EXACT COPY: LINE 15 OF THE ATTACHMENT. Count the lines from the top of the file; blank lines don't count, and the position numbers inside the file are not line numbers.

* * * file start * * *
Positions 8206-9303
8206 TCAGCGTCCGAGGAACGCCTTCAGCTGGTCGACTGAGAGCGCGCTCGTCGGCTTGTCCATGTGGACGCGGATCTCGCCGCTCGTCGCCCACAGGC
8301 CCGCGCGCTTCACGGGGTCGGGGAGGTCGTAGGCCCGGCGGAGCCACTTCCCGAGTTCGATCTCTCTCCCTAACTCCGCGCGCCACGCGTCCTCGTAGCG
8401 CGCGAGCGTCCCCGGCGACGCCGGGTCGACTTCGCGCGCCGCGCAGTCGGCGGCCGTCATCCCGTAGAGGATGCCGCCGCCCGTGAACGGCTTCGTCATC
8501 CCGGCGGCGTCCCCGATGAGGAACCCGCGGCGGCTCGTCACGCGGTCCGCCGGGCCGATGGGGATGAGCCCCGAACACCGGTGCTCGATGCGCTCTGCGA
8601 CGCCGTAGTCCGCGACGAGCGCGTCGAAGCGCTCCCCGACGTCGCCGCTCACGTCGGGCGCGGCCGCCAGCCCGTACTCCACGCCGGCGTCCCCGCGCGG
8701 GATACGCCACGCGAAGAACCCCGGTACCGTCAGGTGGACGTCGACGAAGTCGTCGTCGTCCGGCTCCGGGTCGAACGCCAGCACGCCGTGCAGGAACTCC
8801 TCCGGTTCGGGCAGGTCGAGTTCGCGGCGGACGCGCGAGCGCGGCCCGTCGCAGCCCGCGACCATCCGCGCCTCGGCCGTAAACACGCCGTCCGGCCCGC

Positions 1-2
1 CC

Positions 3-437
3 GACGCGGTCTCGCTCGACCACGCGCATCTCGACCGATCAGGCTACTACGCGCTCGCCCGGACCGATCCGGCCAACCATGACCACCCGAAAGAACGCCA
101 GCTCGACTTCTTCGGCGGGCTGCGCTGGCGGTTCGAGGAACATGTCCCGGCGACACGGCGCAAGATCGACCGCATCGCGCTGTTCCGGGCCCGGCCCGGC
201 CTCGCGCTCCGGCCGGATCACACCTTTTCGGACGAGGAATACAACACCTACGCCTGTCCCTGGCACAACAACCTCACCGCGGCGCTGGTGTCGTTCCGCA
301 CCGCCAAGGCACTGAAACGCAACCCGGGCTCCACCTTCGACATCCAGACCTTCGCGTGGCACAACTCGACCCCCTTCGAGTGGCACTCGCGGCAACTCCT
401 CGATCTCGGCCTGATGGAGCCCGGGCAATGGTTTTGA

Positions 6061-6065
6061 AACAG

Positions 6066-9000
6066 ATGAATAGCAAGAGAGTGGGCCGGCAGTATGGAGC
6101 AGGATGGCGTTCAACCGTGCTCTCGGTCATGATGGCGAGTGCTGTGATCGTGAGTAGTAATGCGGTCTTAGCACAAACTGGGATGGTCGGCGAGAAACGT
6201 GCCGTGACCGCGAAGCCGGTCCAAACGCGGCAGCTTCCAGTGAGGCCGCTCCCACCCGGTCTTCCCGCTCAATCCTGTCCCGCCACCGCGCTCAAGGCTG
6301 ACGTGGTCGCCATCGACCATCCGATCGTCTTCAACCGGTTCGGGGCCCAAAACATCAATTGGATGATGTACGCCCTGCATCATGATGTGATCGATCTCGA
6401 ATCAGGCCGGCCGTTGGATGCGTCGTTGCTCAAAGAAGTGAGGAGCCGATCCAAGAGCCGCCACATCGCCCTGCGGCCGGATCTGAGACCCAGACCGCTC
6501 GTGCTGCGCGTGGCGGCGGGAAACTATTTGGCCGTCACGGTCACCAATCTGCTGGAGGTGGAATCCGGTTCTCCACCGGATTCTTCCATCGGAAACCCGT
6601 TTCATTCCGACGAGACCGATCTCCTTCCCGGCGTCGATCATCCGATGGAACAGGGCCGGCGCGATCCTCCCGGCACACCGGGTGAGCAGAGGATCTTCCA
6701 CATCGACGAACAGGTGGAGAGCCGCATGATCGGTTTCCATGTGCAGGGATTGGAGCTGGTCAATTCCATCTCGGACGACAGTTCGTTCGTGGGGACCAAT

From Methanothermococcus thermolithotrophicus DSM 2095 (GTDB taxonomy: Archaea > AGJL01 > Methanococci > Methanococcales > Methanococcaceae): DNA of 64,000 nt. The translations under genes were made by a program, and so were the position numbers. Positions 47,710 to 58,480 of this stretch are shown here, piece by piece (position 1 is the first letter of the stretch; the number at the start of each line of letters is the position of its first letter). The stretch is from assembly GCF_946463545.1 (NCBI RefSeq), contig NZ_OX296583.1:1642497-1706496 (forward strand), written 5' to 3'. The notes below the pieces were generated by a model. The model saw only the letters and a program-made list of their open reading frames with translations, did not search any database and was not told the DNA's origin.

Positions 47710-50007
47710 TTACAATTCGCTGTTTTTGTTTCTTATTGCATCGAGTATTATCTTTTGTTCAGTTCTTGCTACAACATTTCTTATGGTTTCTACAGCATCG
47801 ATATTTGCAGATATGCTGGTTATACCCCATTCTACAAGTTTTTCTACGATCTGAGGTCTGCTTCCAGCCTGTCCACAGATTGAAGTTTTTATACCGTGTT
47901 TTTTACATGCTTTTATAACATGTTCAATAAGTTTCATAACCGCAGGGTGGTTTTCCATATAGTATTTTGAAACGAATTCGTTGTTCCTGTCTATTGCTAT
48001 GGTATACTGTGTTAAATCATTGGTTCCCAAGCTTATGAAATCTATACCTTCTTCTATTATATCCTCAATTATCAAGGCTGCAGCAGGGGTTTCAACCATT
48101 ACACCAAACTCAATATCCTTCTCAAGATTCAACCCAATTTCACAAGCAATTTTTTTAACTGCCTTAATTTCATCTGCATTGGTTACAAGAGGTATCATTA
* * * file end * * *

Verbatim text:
301 CCGCCAAGGCACTGAAACGCAACCCGGGCTCCACCTTCGACATCCAGACCTTCGCGTGGCACAACTCGACCCCCTTCGAGTGGCACTCGCGGCAACTCCT